By Robert Stoneback
The Danville News
BLOOMSBURG — A crowd formed quickly to watch the clown get dunked.
“I’m Bobo the water clown, I’ve come to your boring town,” he chanted to onlookers, perched in his dunk tank at the Bloomsburg Fair’s midway carnival section.
“Where’d you pick that guy up, honey? Wal-Mart?” he jeered at a passing young couple. “I hear they don’t refund ugly.”
Sure enough, the young man chuckled and paid a nearby attendant a few dollars to throw some baseballs at a painted bullseye, in the hopes he could knock the clown into the drink.
He missed, Bobo snickered, and soon enough another contender came up to try and get the last laugh on the clown.
This is all just another working day for Chad Turley. Turley is one of three clowns who play the role of “Bobo the Insult Clown” throughout the day at the Bloomsburg Fair. There are even more Bobo dunk tanks franchised to fairs across the country, with several performers making a career out of the role. One of Turley’s co-workers, currently in his 30s, has been playing Bobo since he was 12.
And while Turley’s new to the role, he’s found it has grown on him.
“You get paid good and you get to make fun of everybody,” he said.
Turley is originally from Benton, Ill., and it was at a festival in that state that he first met the Bobo clowns, who told him they were hiring. He didn’t expect to end up traveling from state to state, fair to fair, as a clown, but he needed a job and took them up on the offer.
Like most of the Bobos, Turley started as a counterman, collecting money, handing out balls and getting used to talking with people. He then got promoted to the position of Bobo. “It’s been fun ever since,” he said.
While other Bobo performers have been to the fair before, Turley has just started in the role, making the Bloomsburg Fair his first chance to literally get his feet wet.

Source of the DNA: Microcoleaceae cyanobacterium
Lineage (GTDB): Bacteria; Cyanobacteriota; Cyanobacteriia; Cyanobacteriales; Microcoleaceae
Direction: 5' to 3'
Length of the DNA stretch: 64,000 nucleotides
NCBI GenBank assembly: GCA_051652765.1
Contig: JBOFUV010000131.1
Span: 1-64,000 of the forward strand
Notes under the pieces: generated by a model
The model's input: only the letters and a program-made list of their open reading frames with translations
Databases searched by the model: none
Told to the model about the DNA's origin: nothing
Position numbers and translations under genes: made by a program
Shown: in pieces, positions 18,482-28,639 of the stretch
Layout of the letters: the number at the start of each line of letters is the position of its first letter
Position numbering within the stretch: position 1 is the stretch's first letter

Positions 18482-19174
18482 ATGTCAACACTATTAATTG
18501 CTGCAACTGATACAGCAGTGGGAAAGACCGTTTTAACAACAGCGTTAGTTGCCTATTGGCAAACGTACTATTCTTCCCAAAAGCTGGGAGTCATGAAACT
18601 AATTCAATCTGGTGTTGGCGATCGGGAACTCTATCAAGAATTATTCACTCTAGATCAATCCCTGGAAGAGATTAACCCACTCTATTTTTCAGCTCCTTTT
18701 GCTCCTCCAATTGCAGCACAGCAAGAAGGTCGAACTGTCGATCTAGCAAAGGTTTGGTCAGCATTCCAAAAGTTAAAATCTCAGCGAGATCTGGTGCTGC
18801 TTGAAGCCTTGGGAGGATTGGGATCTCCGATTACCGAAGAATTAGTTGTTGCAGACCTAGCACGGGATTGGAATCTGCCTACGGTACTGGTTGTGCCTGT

There are several thousand gallons of water in the dunk tank he sits above, and its all cold. “I’m still shivering,” Turley said, shortly after climbing down from the tank. He wears a wetsuit under his shirt and pants, which helps keep him warm.
On Saturday, his shift lasted six hours, part of which he had to spend in the rain. The dunk tank closed up early that day because the weather kept people away from the fair.
Bobos who aren’t on duty can sleep in a trailer behind the tank, where bunk beds are set up.
The Bobos keep their material PG-rated, and while most people realize the insults are all in good fun, there’s always the risk of rubbing a customer the wrong way. Turley has heard stories of angry players who come around behind the tank to try and get back at a Bobo performer. One clown in Illinois even had a lemon thrown at him by an irate fair-goer.
The next stop for Turley’s group is Georgia. They’ll pack up and leave Saturday, the same night the Bloomsburg Fair closes for the year.
The Bobos are allowed to go home whenever they want for family time, which is good for Turley because he has a son in Illinois. He hopes to take him along when his group goes to Florida later this year.
The Bloomsburg Fair, at the fairgrounds off Route 11, runs this week through Saturday.